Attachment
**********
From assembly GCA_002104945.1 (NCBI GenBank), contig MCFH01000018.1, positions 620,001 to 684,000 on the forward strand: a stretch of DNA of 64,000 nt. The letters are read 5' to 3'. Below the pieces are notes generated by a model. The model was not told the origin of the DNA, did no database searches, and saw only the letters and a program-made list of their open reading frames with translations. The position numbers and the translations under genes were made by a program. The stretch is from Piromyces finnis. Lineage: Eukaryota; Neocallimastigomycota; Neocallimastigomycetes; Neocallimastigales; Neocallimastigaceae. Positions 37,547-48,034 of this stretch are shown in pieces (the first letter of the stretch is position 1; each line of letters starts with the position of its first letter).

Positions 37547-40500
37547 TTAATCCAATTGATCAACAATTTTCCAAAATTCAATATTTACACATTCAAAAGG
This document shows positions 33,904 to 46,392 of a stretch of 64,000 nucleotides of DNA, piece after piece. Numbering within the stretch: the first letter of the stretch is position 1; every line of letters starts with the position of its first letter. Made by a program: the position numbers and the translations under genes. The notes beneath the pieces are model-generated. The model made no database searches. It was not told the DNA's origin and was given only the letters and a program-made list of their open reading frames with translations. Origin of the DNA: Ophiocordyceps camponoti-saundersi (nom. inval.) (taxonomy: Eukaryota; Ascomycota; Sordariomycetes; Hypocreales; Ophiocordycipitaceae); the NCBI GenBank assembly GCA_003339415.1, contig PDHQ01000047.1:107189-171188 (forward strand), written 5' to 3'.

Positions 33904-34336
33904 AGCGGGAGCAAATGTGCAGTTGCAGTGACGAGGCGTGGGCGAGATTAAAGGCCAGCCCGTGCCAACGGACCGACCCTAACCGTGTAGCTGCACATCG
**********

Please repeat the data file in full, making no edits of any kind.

From assembly GCA_002104945.1 (NCBI GenBank), contig MCFH01000018.1, positions 620,001 to 684,000 on the forward strand: a stretch of DNA of 64,000 nt. The letters are read 5' to 3'. Below the pieces are notes generated by a model. The model was not told the origin of the DNA, did no database searches, and saw only the letters and a program-made list of their open reading frames with translations. The position numbers and the translations under genes were made by a program. The stretch is from Piromyces finnis. Lineage: Eukaryota; Neocallimastigomycota; Neocallimastigomycetes; Neocallimastigales; Neocallimastigaceae. Positions 37,547-48,034 of this stretch are shown in pieces (the first letter of the stretch is position 1; each line of letters starts with the position of its first letter).

Positions 37547-40500
37547 TTAATCCAATTGATCAACAATTTTCCAAAATTCAATATTTACACATTCAAAAGG
This document shows positions 33,904 to 46,392 of a stretch of 64,000 nucleotides of DNA, piece after piece. Numbering within the stretch: the first letter of the stretch is position 1; every line of letters starts with the position of its first letter. Made by a program: the position numbers and the translations under genes. The notes beneath the pieces are model-generated. The model made no database searches. It was not told the DNA's origin and was given only the letters and a program-made list of their open reading frames with translations. Origin of the DNA: Ophiocordyceps camponoti-saundersi (nom. inval.) (taxonomy: Eukaryota; Ascomycota; Sordariomycetes; Hypocreales; Ophiocordycipitaceae); the NCBI GenBank assembly GCA_003339415.1, contig PDHQ01000047.1:107189-171188 (forward strand), written 5' to 3'.

Positions 33904-34336
33904 AGCGGGAGCAAATGTGCAGTTGCAGTGACGAGGCGTGGGCGAGATTAAAGGCCAGCCCGTGCCAACGGACCGACCCTAACCGTGTAGCTGCACATCG